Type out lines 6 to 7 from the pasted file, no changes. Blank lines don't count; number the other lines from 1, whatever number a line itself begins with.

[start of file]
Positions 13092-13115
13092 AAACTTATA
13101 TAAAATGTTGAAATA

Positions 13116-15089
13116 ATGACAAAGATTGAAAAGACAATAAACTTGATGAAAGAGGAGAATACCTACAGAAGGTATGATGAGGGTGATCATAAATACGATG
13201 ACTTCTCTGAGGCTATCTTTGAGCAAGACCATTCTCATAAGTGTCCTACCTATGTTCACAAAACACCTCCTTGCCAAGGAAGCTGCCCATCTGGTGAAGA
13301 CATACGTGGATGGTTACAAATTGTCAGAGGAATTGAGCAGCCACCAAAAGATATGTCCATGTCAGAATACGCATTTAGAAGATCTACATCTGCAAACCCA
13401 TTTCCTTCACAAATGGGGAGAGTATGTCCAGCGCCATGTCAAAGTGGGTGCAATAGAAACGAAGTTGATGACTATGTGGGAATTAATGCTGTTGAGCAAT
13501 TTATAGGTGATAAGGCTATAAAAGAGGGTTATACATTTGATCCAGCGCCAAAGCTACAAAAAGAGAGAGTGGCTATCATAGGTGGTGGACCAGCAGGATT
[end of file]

13201 ACTTCTCTGAGGCTATCTTTGAGCAAGACCATTCTCATAAGTGTCCTACCTATGTTCACAAAACACCTCCTTGCCAAGGAAGCTGCCCATCTGGTGAAGA
13301 CATACGTGGATGGTTACAAATTGTCAGAGGAATTGAGCAGCCACCAAAAGATATGTCCATGTCAGAATACGCATTTAGAAGATCTACATCTGCAAACCCA